Is your puppy keeping you up at night with his seemingly boundless energy? Here’s how to tire him out so you both get a better night’s sleep.
One way minimize this is by making sure your puppy is actually tired at bedtime. Here are several ways to do just that.
Fetch is the classic game for exercising your dog. Just grab a favorite toy and throw it. Of course, with a young puppy, you’ll need to teach them how the game works, but getting them to return the toy is a great way to work on their recall command anyway.
Hide and seek is another great game for tiring your pup, as it provides both mental and physical stimulation.
Keep in mind that puppies need a lot less exercise than adult dogs though. The Kennel Club recommends no more than “5 minutes of exercise per month of age, up to twice a day.” More than this could damage your dog’s developing joints.
Additionally, it’s best to play these games at least a few hours before bed-time – especially if your dog gets hyper when playing.
Many dogs enjoy chasing bubbles. You can use this to your advantage if you want to tire your puppy without leaving the house.
You can even get a bubble machine to do the hard part for you, but you might need to catch a few first to show your puppy there’s no need to worry.
Some people use bubbles made for children, but I recommend picking up some bubbles specifically made for dogs. Their scents, like bacon and peanut butter, will be more alluring to your puppy, plus they’re non-toxic, so you don’t have to worry if your dog accidentally ingests some.
Note: If your puppy shows signs of becoming obsessed with bubbles, it’s best to stop using them. Some dogs can become fixated on bubbles, so use them in moderation.
You can also steal a game from a cat’s repertoire.
No, not laser pointers, even though they’re commonly recommended. While it might seem like your puppy enjoys chasing the little red dot, this can cause anxiety and obsessive compulsive behaviors.
Try a flirt pole, a rod with a rope attached to it and a lure at the end of the rope, instead. You can buy one at a pet store or make one yourself using a length of PVC pipe or a dowel rod, some string, and one of your dog’s toys.
Just flick the pole around while your puppy chases it. You can even do it from your favorite chair or spot on the couch.
Playing in the water with your puppy is a great way to wear them out, but it has other benefits as well. Getting your puppy used to water early makes bath time easier and prevents a future phobia. Water play also has the advantage of being gentle on developing joints.
A great way to introduce your puppy to water is with a paddling pool. Start with a thin layer of water and play some games with your pup, then gradually increase the amount of water until it reaches over the paws (do this over several sessions). The extra water resistance makes these games more tiring without putting excessive stress on the joints.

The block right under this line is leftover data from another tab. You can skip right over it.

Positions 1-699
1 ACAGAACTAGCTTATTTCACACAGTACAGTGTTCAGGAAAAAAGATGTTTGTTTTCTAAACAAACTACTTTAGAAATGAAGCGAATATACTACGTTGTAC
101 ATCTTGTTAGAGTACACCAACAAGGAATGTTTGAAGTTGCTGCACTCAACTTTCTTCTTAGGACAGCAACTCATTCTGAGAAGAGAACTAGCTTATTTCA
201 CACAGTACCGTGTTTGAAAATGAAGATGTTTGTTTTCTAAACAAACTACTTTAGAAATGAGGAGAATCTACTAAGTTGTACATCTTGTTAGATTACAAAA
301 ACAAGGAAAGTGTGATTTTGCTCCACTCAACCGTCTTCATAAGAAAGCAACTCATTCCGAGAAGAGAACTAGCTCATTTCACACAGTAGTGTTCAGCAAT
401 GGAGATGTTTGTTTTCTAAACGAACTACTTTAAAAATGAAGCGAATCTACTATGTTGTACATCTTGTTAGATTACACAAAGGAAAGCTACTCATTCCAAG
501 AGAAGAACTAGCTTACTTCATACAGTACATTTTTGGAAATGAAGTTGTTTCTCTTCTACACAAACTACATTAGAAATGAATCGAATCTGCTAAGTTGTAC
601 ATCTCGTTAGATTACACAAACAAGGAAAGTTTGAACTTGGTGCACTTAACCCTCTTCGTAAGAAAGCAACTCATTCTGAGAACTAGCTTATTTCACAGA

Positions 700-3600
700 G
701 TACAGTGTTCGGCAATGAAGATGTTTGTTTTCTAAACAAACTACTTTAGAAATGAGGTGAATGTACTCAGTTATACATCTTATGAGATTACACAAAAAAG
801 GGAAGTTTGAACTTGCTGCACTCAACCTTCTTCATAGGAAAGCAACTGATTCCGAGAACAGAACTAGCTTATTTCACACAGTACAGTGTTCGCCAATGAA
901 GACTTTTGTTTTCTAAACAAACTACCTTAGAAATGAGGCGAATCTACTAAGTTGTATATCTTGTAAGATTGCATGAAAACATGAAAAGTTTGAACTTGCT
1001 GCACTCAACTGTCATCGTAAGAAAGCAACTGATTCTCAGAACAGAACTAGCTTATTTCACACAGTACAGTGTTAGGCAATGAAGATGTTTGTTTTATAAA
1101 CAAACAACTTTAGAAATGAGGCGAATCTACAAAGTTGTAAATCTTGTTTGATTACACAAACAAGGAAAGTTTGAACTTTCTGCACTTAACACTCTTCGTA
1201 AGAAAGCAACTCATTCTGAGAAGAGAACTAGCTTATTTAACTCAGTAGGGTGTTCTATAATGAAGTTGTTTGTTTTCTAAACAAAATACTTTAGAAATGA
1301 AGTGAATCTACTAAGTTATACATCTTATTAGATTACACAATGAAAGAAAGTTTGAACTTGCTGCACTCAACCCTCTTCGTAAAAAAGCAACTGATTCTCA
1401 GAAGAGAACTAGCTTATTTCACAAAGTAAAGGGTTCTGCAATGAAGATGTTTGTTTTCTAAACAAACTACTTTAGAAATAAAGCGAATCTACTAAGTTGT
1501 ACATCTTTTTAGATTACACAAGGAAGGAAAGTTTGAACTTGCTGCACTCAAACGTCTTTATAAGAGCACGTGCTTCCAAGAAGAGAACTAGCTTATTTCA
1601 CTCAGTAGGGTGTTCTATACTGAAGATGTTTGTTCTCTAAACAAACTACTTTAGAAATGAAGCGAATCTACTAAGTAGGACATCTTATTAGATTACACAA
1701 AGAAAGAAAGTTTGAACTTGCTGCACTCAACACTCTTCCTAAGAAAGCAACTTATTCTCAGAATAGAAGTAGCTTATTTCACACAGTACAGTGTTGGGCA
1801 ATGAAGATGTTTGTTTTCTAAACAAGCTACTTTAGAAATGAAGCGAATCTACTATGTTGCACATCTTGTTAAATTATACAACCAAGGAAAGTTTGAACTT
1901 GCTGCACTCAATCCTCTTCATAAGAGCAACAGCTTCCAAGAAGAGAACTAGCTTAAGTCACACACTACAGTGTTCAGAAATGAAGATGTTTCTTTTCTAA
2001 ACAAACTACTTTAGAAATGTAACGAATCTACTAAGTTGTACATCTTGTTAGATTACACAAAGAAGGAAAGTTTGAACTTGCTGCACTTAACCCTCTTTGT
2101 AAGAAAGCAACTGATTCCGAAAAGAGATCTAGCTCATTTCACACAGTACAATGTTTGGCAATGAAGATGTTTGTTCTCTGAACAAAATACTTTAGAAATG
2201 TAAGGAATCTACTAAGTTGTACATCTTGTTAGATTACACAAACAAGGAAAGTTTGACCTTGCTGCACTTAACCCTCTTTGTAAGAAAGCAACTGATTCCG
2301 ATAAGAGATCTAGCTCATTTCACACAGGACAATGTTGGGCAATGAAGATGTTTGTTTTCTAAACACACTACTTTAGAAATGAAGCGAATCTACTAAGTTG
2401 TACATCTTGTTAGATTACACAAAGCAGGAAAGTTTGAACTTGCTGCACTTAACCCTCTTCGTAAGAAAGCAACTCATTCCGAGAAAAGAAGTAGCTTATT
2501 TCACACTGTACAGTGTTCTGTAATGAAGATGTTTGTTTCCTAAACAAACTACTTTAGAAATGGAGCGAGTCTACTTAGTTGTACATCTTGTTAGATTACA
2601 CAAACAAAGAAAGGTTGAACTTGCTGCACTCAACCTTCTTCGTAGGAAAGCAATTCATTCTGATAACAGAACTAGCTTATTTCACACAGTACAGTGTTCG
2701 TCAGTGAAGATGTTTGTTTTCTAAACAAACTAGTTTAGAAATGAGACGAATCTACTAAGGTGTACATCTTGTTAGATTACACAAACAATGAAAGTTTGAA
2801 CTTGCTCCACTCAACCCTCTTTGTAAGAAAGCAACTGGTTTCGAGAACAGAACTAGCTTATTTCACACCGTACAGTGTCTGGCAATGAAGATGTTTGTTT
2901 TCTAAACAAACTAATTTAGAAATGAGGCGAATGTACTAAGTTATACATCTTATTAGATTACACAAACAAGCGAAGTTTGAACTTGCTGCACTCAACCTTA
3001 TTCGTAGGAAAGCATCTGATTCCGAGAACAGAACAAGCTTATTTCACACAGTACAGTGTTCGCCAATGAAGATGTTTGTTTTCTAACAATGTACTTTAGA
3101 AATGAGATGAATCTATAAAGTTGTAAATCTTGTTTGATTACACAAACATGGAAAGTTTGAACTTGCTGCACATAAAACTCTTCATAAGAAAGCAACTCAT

And if your puppy isn’t the biggest fan of swimming no matter what you do, don’t push them. It will just make them resist water even more. Instead, settle for playing with them in the hose or sprinkler.
Note: Your puppy must be completely dry before going to bed. Once a dog is confined for bed-time, it can take much longer for fur to dry. This can increase the risk of hypothermia or other illnesses.
Don’t underestimate the power of mental stimulation when it comes to tiring your dog out.
You don’t want to over exercise your puppy or you can risk bone and joint damage, especially for large breeds, so mental stimulation is a great option when your pup already had an active morning.
Mental stimulation is especially important for working breeds like Border Collies and German Shepherds, whose minds may be keeping them awake well after their little bodies have tired out.
The good news is there are plenty of ways to provide mental stimulation without leaving the house. Puzzles, treat hiding games, or training sessions, for example, can all help your pup to sleep. These don’t need to be complicated – something as simple as a homemade puzzle or Kong toy can do the trick.
Training sessions are also a great opportunity to bond with your puppy. Train in your home or on a short walk to work on leash skills, as this combines physical exertion and mental stimulation.
It may be tempting to try to exhaust your puppy before bed each night, but you’re better off establishing a routine that will help them be tired at the right time without needing to actively tire them out.
Remember, napping is also important for young dogs (puppies need to sleep 18 to 20 hours a day depending on age and breed), but try to time these so your puppy is ready to sleep again when you want to go to bed.
It’s a good idea to have your puppy sleep in the same place each night, whether a crate or a larger confinement space. Give them soft bedding and something that smells like you to help them feel secure. To help them wind down, dim the lights and have a cuddle – you’ll probably sleep better too!
These strategies can help make sure your puppy is ready for bed when you are.
However, don’t expect your puppy to make it through the night right away. Even once they stop waking in the middle of the night, they’ll probably still get you up early in the morning. After all, their bladder is the same size no matter how tired they are.
Have any questions about tiring your puppy out before bed that I didn’t answer here? Or any other suggestions for tiring out a puppy? Ask away in the comments!